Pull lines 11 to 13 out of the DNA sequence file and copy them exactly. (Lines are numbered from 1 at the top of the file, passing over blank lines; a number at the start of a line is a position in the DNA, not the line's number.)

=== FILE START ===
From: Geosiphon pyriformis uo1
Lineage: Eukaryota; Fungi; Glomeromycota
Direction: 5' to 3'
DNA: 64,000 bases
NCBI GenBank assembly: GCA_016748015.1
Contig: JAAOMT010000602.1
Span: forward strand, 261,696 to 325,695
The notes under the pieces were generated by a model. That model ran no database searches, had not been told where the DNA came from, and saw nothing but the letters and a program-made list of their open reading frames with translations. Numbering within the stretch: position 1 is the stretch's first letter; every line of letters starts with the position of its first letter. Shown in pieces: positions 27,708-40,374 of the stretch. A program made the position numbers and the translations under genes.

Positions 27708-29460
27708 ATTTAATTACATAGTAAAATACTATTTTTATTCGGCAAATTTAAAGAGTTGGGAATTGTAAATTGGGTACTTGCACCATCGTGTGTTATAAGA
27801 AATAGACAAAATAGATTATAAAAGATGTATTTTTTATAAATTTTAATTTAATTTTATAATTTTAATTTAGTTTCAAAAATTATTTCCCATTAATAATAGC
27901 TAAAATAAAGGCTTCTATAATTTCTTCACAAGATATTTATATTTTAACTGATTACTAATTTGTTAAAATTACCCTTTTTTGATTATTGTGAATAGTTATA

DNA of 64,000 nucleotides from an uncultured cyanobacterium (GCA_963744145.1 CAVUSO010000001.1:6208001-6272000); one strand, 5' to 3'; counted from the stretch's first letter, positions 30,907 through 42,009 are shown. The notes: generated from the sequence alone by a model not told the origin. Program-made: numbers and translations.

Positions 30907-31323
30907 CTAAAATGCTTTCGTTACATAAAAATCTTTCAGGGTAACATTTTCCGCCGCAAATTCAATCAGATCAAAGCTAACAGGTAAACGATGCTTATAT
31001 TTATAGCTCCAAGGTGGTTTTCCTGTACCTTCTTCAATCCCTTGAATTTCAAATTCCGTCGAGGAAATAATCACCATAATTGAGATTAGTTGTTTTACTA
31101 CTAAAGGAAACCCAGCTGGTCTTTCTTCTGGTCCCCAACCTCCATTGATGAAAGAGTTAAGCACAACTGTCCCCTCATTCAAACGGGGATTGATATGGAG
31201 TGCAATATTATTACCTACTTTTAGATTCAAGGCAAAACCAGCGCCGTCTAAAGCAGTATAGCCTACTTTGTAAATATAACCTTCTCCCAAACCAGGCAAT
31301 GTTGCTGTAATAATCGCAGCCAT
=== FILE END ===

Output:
27801 AATAGACAAAATAGATTATAAAAGATGTATTTTTTATAAATTTTAATTTAATTTTATAATTTTAATTTAGTTTCAAAAATTATTTCCCATTAATAATAGC
27901 TAAAATAAAGGCTTCTATAATTTCTTCACAAGATATTTATATTTTAACTGATTACTAATTTGTTAAAATTACCCTTTTTTGATTATTGTGAATAGTTATA

DNA of 64,000 nucleotides from an uncultured cyanobacterium (GCA_963744145.1 CAVUSO010000001.1:6208001-6272000); one strand, 5' to 3'; counted from the stretch's first letter, positions 30,907 through 42,009 are shown. The notes: generated from the sequence alone by a model not told the origin. Program-made: numbers and translations.